Like many people my age, who spend the better part of the year in school, I like to use the longest annual break, summer break, to read for leisure, something for which time is hard to find during the school year. Since returning from my study trip to London (see my previous four posts), I have read three books, with more planned, so another post may be coming before the next school year starts in a month and a half. All of these first three books, by the way, I highly recommend.
The Life You’ve Always Wanted: Spiritual Disciplines for Ordinary People (1997)
John Ortberg was the Sesquicentennial Commencement speaker at Wheaton. I had read one of his other books, If You Want to Walk on Water, You’ve Got to Get out of the Boat, during high school, and had found it thought provoking, so I was interested to hear him speak at Commencement. Ortberg’s message was equally thought provoking and convicting, even though it was not addressed specifically to me. Upon returning from London, I looked for another of his works to read, and found The Life You’ve Always Wanted. After several chapters discussing spiritual formation in general, Ortberg spends a chapter each on the disciplines themselves: celebration, service, confession, humility, meditation, and perseverance. The two chapters I found the most significant to my own life were “The Practice of Celebration,” a discussion of the role of joy and rejoicing in a Christian’s life, and “The Practice of Slowing,” on the value of living an unhurried life and taking time for purposeful solitude.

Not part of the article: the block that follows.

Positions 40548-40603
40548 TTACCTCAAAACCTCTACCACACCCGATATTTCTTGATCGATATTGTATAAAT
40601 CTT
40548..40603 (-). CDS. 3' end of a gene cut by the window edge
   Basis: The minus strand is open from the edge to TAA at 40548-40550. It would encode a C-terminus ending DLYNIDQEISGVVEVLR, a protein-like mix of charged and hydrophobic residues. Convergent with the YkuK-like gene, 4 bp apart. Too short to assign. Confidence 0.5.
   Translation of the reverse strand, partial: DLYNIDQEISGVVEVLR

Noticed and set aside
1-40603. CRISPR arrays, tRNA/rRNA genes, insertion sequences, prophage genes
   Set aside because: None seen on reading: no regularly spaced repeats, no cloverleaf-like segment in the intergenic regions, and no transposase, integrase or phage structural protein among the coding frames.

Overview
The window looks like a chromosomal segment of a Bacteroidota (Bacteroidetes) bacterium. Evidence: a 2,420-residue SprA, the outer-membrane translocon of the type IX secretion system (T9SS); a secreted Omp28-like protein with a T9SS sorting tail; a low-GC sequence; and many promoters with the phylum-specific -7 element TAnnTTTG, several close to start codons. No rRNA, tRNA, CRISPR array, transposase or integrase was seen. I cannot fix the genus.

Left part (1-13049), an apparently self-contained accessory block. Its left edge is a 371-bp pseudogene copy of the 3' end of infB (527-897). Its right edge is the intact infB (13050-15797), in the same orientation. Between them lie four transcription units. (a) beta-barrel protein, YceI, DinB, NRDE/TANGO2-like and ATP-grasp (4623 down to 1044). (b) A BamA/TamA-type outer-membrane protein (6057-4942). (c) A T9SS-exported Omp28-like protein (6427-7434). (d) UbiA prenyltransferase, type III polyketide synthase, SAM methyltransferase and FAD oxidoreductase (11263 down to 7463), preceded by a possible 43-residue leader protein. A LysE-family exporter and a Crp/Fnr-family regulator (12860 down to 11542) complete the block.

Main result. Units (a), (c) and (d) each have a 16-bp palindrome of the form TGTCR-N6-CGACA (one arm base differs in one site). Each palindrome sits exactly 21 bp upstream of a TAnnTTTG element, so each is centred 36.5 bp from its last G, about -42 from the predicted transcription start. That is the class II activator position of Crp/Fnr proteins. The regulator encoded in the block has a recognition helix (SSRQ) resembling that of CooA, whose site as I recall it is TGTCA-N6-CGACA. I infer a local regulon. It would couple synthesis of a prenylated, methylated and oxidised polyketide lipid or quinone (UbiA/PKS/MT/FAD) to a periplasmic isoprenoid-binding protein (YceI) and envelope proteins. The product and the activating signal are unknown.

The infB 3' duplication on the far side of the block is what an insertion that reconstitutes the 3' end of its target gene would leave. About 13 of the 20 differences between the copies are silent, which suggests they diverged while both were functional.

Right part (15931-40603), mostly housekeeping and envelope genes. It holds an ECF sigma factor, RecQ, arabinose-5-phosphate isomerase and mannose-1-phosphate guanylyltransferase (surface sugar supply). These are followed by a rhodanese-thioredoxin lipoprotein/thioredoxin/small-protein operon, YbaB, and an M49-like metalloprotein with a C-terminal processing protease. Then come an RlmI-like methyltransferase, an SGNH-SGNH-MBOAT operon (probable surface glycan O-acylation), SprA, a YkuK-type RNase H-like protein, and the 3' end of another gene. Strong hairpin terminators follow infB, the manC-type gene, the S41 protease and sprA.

Oliver Twist; or, The Parish Boy’s Progress (1838)
When in London earlier this summer, I saw the 2009 West End revival of the 1968 musical adaptation of Dickens’ famous and second novel. I decided upon returning to the States to read this novel, of which I knew nothing but the iconic line “Please, sir, I want some more.” Oliver Twist is only the third Dickens novel I have read; the others were A Christmas Carol and Great Expectations.
I enjoyed it from the start. I particularly enjoyed coming across references to names of streets, neighborhoods, and landmarks in London that I recognized, having just been there. And I found both the story and Dickens’ writing style very engaging.
The Hand of God: A Testimony of the Lord’s Provision and Protection (2004)
I found this short book among the other books I had packed up at school and unpacked after returning from London. I vaguely remember the Chaplain’s Office at Wheaton College or a similar office giving away copies of the book at some point during the school year. The author, of course, is Wheaton’s fifth president, the late Dr. Hudson T. Armerding. This book is a collection of anecdotes and stories from Armerding’s life, grouped as testimonies to God’s provision, protection, guidance, and comfort, with an epilogue of thanksgiving stories. I read it straight through in less than an hour; in addition to finding the stories very encouraging, I enjoyed the insights into the history of a man who had such a profound role on the development of Wheaton College.
This is Rubio, over and out.